Antitrypsin (also referred to as alpha-1-antitrypsin or alpha-1-protease inhibitor) is a glycoprotein produced in the liver which is the major anti-protease in the blood, serving mainly to inhibit the action of protein-destroying enzymes such as trypsin and leukocyte elastase. It is a single-chain molecule, has 394 amino acids and a molecular weight of 51,000.

Hereditary antitrypsin deficiency is one of the most common genetic disorders among males of European descent. Alpha-1-antitrypsin deficiency results in leukocyte elastase building up and breaking down the lining of the lungs, which results in a severe form of emphysema (oxidizing agents in cigarette smoke are also known to inactivate antitrypsin, thus causing the high rates of emphysema among long-term smokers).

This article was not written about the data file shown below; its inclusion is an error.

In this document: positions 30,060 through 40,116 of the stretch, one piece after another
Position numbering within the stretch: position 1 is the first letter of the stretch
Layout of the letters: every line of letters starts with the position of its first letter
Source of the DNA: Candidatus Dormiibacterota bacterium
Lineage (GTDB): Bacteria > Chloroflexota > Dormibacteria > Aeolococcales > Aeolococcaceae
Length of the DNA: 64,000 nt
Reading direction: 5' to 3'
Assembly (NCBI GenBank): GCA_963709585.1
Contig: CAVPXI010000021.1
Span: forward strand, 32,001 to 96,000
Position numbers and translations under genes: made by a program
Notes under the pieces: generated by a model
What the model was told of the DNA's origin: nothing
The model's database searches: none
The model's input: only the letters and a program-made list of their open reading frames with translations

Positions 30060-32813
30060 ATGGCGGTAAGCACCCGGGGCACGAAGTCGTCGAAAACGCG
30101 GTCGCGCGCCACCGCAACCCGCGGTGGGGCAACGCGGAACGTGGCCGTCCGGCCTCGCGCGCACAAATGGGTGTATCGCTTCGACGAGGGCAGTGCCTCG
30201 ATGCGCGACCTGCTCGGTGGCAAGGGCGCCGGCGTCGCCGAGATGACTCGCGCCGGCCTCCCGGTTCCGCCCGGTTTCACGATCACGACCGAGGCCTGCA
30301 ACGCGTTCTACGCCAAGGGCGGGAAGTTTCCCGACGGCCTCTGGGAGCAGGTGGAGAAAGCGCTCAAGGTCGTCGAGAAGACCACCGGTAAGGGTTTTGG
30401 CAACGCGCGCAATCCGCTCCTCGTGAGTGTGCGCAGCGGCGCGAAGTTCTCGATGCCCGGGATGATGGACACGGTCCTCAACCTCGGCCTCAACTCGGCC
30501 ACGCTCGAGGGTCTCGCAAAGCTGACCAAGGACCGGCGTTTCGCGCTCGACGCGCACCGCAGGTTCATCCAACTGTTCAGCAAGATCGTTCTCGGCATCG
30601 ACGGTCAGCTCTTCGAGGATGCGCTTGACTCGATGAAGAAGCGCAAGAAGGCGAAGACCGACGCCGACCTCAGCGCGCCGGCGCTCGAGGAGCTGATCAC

Because over 20,000 people are affected by this deficiency in the U.S. alone, large amounts of this anti-protease are needed. To meet the demand, researchers are genetically engineering sheep that produce the antiprotease in their milk.

From the BioTech Dictionary at For further information see the BioTech homenode.

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